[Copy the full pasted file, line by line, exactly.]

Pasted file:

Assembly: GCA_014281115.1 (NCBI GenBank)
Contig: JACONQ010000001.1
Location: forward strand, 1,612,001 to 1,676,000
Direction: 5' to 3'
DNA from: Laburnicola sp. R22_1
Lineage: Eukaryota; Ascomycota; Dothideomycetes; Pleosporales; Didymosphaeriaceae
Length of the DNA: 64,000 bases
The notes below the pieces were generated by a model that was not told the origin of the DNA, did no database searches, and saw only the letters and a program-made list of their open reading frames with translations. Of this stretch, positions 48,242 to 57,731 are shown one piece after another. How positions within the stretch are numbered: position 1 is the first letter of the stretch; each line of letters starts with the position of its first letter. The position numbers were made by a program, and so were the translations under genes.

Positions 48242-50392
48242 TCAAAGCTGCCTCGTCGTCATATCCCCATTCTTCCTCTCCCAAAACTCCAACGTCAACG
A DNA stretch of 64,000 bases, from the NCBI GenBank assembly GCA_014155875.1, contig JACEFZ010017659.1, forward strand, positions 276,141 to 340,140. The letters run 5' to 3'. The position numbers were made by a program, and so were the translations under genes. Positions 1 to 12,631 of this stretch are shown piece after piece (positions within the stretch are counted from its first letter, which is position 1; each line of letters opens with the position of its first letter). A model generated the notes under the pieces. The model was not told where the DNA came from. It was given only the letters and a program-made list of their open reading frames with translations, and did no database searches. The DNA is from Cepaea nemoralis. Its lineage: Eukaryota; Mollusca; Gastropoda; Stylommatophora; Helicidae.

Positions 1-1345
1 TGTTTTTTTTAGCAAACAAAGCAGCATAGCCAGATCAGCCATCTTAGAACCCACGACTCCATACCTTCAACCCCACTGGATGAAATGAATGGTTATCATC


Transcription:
Assembly: GCA_014281115.1 (NCBI GenBank)
Contig: JACONQ010000001.1
Location: forward strand, 1,612,001 to 1,676,000
Direction: 5' to 3'
DNA from: Laburnicola sp. R22_1
Lineage: Eukaryota; Ascomycota; Dothideomycetes; Pleosporales; Didymosphaeriaceae
Length of the DNA: 64,000 bases
The notes below the pieces were generated by a model that was not told the origin of the DNA, did no database searches, and saw only the letters and a program-made list of their open reading frames with translations. Of this stretch, positions 48,242 to 57,731 are shown one piece after another. How positions within the stretch are numbered: position 1 is the first letter of the stretch; each line of letters starts with the position of its first letter. The position numbers were made by a program, and so were the translations under genes.

Positions 48242-50392
48242 TCAAAGCTGCCTCGTCGTCATATCCCCATTCTTCCTCTCCCAAAACTCCAACGTCAACG
A DNA stretch of 64,000 bases, from the NCBI GenBank assembly GCA_014155875.1, contig JACEFZ010017659.1, forward strand, positions 276,141 to 340,140. The letters run 5' to 3'. The position numbers were made by a program, and so were the translations under genes. Positions 1 to 12,631 of this stretch are shown piece after piece (positions within the stretch are counted from its first letter, which is position 1; each line of letters opens with the position of its first letter). A model generated the notes under the pieces. The model was not told where the DNA came from. It was given only the letters and a program-made list of their open reading frames with translations, and did no database searches. The DNA is from Cepaea nemoralis. Its lineage: Eukaryota; Mollusca; Gastropoda; Stylommatophora; Helicidae.

Positions 1-1345
1 TGTTTTTTTTAGCAAACAAAGCAGCATAGCCAGATCAGCCATCTTAGAACCCACGACTCCATACCTTCAACCCCACTGGATGAAATGAATGGTTATCATC